As for the opposition in games, Ahmadian said it’s actually less physical than they expected. 

“Playing top boys from Fire Academy, Cup, Chicago Magic, SLSG or Vardar, the games are very technical and not overly physical,” he said. “To survive and then thrive the girls have had to match skill level and play just like the boys.”

Yet, there are still some coaches and parents that don’t enjoy getting beat by girls. 

“Only one time was there an issue,” Konrad said. “We had an opponent's coach tell me after we beat them 3-2 in a great game that we had an unfair advantage having girls on my team. I asked what he meant as I have never been told that before, and he said his players are not used to playing against girls and that they should play on a girls team. Needless to say, I was super happy we won after those comments.”

The playing style has carried over to when they play with the Girls National Team. Ahmadian and Bebar look at ways to solve problems without using their athleticism. They use their minds. They create openings with their movement and they see passes that not many players their age see on the field. The brilliance of the two has made them a focal part of the 2001 youth national team age group. 

“They think on a different level and I think you can see they are technical and crafty,” U.S. Soccer Development Coach Mark Carr, who is in charge of the 2001 age group, said about Ahmadian and Bebar. “They’ve had to solve things that way instead of running with the boys. If they run with the boys, they’d get run over.”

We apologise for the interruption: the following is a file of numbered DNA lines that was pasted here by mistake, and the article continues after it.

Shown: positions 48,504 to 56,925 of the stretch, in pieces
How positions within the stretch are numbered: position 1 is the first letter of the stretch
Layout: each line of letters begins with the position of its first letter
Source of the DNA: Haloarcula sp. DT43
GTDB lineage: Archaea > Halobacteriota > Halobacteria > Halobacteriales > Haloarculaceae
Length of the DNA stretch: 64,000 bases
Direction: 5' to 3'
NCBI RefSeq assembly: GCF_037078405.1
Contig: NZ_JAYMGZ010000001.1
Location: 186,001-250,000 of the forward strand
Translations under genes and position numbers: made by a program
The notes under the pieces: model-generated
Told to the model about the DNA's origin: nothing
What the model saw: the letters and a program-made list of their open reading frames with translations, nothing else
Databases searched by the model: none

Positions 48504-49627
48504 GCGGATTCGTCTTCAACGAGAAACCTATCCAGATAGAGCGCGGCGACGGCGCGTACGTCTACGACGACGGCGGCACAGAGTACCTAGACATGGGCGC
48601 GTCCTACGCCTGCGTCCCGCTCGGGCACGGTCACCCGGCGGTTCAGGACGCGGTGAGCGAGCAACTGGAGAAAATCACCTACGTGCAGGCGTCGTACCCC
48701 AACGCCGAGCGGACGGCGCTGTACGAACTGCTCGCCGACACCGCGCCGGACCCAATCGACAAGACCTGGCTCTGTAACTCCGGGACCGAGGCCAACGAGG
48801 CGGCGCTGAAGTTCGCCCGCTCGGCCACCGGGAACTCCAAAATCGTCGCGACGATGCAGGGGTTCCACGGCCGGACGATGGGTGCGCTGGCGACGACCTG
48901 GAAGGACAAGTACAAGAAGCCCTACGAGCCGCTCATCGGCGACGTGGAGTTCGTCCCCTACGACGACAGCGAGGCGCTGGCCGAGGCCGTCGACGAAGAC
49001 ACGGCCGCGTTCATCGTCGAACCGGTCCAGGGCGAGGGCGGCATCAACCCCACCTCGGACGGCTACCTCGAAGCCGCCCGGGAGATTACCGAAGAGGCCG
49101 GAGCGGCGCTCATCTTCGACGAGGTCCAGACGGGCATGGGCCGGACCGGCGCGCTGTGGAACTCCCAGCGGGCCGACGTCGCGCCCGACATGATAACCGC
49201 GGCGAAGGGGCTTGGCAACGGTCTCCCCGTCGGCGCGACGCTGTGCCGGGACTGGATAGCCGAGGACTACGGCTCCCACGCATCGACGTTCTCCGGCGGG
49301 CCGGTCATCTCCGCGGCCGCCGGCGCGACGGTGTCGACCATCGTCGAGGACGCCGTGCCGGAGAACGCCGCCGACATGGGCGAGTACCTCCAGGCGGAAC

Konrad explained that playing with the boys had some influence on the two talented players, but he is quick to point out that they were very good players before they came to his team. 

“I cannot take credit for their game,” Konrad said. “They are relentless in their work to excel and have been role models to that point. They have been a tremendous asset to the boys as they see what it takes to be at the top of the game at this age.”

There have been areas where the girls have improved over the past two years while playing with the boys. 

“The three areas where I have seen the biggest strides are speed of play, improvement in technique at game speed and adjustments to the physical nature of the game,” Konrad said. “In my opinion the boys game is a much faster paced game, and as a result, their decision making and technical play have improved to match what was needed in training and games.”

The girls parents echoed what the coach said about the steps in their development. 

“Ainsley and Hannah were both good players before joining the boys,” Jeff Ahmadian said. “They'd been ‘playing up’ on girls teams that had won and been finalist of Illinois State Cup the prior two years. However, joining the boys raised their level of play tremendously. The biggest difference was speed of play and speed of thinking. Had to make decisions and make plays much more quickly.”

Whether they continue to play on the team affectionately known as “the team with two very good girls” or they return to playing with a girls team, Ahmadian and Bebar have made the most of the situation so far after seeking out the hardest challenge possible in their quests to be the best players possible.